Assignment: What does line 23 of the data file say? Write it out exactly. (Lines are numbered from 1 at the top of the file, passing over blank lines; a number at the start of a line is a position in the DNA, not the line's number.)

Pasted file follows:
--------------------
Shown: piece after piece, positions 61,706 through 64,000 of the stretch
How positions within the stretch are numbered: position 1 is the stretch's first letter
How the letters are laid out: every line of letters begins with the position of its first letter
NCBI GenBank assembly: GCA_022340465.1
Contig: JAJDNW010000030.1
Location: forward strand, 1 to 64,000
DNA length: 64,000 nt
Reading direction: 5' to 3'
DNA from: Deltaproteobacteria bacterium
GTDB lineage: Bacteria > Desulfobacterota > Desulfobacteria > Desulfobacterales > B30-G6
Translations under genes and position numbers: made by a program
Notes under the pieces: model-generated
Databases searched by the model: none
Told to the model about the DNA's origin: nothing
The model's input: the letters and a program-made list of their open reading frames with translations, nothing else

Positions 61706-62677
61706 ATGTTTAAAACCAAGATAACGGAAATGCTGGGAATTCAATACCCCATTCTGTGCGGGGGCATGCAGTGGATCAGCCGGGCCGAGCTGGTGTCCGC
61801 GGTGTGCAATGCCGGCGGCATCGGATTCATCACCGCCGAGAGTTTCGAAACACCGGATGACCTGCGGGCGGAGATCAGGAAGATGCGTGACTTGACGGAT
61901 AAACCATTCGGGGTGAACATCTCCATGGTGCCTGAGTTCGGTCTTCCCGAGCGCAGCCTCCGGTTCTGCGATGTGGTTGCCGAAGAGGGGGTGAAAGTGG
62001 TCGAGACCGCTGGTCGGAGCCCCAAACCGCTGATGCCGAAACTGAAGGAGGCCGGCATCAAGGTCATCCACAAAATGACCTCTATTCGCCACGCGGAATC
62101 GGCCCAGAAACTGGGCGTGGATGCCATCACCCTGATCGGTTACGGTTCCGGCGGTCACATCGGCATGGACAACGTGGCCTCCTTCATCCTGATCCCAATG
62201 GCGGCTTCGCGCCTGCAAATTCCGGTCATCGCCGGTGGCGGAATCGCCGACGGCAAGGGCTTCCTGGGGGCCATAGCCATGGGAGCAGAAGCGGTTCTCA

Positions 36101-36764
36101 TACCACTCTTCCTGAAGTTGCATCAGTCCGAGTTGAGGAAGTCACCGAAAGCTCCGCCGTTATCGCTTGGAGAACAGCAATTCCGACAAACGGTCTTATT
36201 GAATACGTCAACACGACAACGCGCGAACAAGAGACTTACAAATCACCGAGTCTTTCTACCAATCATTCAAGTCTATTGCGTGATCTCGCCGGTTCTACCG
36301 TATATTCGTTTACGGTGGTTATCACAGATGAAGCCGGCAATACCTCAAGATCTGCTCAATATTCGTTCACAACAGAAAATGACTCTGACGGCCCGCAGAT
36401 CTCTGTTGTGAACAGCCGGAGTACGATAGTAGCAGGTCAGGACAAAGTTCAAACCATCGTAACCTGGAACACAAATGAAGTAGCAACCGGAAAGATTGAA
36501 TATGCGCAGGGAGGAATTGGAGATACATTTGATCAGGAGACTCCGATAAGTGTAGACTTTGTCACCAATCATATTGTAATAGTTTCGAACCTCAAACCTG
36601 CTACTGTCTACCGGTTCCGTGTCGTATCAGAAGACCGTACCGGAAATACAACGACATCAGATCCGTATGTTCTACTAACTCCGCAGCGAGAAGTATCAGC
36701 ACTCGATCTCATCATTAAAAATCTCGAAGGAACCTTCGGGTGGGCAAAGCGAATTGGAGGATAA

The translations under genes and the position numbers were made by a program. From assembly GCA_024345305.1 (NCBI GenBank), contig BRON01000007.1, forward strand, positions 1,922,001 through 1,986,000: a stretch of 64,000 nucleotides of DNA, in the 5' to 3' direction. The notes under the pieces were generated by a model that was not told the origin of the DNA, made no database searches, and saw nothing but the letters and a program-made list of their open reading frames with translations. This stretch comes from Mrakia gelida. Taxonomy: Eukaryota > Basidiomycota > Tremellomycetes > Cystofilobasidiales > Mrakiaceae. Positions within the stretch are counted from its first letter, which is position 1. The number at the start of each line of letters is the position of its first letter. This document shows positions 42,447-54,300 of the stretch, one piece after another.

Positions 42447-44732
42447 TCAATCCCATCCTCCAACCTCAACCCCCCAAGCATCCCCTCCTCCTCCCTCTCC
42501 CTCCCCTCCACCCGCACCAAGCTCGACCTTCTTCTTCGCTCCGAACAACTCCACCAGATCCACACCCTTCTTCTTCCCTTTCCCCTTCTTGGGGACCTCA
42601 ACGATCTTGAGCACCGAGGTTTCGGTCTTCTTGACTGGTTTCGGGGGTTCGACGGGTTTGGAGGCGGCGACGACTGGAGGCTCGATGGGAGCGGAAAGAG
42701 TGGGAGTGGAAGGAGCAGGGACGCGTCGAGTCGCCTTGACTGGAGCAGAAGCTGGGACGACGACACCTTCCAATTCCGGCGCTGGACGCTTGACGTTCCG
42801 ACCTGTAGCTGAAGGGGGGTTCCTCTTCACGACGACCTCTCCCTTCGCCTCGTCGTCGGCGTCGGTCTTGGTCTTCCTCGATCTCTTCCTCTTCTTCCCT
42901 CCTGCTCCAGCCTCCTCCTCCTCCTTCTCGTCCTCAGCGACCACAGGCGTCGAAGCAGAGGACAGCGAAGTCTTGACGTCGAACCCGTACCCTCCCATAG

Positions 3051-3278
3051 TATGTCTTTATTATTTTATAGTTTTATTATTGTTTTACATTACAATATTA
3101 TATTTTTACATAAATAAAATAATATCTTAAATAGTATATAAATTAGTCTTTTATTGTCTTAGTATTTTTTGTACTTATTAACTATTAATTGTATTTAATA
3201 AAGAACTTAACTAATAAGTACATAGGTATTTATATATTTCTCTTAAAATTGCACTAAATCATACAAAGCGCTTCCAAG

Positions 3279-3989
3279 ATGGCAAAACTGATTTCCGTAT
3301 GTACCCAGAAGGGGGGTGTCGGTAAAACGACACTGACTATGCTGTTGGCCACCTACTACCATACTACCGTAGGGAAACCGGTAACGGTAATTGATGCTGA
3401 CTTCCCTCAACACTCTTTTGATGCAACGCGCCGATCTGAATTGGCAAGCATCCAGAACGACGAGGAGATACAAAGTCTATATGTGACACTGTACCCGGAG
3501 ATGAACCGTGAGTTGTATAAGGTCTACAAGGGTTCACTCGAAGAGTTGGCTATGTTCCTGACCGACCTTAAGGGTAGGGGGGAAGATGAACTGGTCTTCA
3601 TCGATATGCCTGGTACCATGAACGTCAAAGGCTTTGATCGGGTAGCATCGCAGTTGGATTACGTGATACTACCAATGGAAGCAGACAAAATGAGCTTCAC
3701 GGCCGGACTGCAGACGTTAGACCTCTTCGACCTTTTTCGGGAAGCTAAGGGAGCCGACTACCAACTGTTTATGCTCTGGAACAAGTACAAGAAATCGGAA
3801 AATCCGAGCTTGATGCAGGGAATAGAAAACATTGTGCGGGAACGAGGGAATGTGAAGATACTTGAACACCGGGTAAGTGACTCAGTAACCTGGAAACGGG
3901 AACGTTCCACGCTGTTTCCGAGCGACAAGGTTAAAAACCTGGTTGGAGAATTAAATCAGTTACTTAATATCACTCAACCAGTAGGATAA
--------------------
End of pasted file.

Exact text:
Positions 36101-36764